San Blas Islands to Colon

San Blas to Portobelo to Shelter Bay

25th to 28th April

Seafront at Portobelo

Left San Blas Islands very early one morning and sailed and motored slowly the forty odd miles to Portobelo.

Christopher Columbus got to Portobelo ages ago. Apparently he discovered it on 2nd November 1502 on his fourth voyage. Then for many years it was the chief export spot for gold on its way from Peru to Spain, so it would have been an important place. Hard to imagine now, but it’s still a beautiful sheltered tree-lined bay with howler monkeys giving their unique unsettling chorus late most afternoons, and there are some handsome crumbling relics from the colonial era, including some 18th century forts with wonderful heavyweight rusted cannon lying haphazardly in the grass (Doesn’t look as if they’ve been touched for 200 years.). I’m sure it’ll all be restored and smartened up in a few years time as local tourism increases, and the preservation people get going; but for now Portobelo is small, laid-back, seriously scruffy and ill-kempt with litter scattered everywhere, decrepit old cars, peeling paintwork and crumbling buildings.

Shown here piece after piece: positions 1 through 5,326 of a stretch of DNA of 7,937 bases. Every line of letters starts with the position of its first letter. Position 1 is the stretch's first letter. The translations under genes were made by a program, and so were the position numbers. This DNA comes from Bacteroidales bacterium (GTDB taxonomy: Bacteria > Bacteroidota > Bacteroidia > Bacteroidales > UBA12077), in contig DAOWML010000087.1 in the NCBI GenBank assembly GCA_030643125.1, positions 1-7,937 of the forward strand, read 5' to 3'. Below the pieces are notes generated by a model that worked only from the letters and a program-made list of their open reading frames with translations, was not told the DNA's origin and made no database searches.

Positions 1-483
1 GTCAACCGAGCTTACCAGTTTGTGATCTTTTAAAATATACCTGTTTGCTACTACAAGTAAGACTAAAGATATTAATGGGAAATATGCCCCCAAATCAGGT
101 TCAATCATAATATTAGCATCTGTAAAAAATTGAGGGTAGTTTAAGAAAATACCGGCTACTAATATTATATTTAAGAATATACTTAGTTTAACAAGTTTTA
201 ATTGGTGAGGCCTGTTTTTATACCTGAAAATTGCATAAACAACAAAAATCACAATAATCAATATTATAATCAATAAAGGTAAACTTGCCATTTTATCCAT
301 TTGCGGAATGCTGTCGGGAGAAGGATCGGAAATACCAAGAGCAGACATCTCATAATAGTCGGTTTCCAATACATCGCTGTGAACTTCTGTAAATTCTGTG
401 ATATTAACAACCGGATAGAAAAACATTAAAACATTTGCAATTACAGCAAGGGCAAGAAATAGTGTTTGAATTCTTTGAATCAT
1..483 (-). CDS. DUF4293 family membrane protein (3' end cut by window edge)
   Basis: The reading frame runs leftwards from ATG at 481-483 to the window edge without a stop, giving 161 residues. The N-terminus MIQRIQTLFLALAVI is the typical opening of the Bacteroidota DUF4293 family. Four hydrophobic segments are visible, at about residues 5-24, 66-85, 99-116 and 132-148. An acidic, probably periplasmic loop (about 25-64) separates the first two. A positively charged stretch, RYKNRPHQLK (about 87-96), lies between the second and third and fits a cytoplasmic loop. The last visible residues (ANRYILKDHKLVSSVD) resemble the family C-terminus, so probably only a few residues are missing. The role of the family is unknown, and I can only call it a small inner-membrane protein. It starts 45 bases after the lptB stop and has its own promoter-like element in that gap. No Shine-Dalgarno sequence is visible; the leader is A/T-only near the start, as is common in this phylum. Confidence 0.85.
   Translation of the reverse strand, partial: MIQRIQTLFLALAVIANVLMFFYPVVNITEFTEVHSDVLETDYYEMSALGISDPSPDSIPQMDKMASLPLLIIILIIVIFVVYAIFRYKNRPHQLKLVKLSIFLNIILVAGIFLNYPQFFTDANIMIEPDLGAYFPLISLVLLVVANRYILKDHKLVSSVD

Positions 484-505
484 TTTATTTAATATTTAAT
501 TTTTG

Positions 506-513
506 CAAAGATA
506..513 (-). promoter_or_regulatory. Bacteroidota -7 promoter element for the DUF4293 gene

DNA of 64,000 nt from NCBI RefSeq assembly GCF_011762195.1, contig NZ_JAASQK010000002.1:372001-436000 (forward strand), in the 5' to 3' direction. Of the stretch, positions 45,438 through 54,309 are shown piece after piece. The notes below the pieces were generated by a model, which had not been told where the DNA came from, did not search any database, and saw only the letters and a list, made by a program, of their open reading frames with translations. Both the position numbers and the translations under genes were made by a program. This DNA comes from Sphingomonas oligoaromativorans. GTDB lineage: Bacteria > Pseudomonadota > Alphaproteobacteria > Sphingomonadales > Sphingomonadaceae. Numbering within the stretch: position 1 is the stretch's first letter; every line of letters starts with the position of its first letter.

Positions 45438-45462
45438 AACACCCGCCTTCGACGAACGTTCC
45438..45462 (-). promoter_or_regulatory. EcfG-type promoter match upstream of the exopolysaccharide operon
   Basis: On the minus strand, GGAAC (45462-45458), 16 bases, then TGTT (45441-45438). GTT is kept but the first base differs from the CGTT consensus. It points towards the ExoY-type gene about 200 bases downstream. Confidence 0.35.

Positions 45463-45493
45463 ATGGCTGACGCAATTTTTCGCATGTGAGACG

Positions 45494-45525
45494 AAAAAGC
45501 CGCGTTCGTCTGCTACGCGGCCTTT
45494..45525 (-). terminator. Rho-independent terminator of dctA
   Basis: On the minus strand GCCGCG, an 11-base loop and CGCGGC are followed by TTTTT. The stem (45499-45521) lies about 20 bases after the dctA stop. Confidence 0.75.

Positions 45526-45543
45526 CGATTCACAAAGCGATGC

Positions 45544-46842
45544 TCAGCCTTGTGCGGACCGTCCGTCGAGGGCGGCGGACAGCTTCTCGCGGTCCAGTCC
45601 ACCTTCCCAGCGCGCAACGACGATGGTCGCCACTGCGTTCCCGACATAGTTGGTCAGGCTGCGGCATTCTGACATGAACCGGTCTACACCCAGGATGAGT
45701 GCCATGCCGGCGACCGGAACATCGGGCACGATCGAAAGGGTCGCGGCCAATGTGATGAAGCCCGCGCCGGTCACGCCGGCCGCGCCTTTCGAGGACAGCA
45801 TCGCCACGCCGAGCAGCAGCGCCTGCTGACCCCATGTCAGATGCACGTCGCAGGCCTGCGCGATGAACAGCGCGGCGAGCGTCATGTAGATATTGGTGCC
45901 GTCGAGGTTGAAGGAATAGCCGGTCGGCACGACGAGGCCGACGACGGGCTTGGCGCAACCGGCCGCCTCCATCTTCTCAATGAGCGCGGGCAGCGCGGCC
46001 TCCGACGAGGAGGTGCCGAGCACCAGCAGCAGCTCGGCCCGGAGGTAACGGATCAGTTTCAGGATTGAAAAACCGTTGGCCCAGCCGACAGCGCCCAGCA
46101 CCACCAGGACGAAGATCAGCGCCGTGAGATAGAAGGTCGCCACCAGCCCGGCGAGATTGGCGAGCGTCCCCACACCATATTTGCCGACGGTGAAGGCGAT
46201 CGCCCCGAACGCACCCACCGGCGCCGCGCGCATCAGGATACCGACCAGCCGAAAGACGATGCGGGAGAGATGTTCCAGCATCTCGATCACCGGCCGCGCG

I liked the colour of the place and had a good lunch at Ida’s place.

Then, after a couple of nights in Portobelo Bay, back through the fleet of anchored ships waiting for the canal and into Shelter Bay marina. There I pick up emails including lots from my agent (for the Canal), Erick, wanting urgently to know where I was and what was happening, and telling me new dates for transit have come forward by a couple of weeks etc etc. In short it seems I could have ‘gone through’ a week or more ago.

Panama Canal Authority works in a mysterious way. Instead of yachts only going through late one day, mooring overnight halfway, and continuing the next, they now may go at any time, the time being a surprise until a few hours beforehand.

Never mind, I’m busy now: – shopping, port clearance, planning, clothes washing, boat fixing and tidying, and sociability……and preparing food (as I must cook for the six people who’ll be on board for a day or two to transit).

Now the lines (4 x 125ft) and fenders (8 x big and fat) have been delivered and heaped on Henrietta’s foredeck. Sometime tomorrow, with my four line handlers aboard, we’ll go and anchor, wait for our ‘adviser'(a sort of pilot guy who comes with us and I presume tells me what to do) and start to go through the locks. We should get to the Pacific sometime over the weekend. It’s all very exciting!

Lines and fenders piled high


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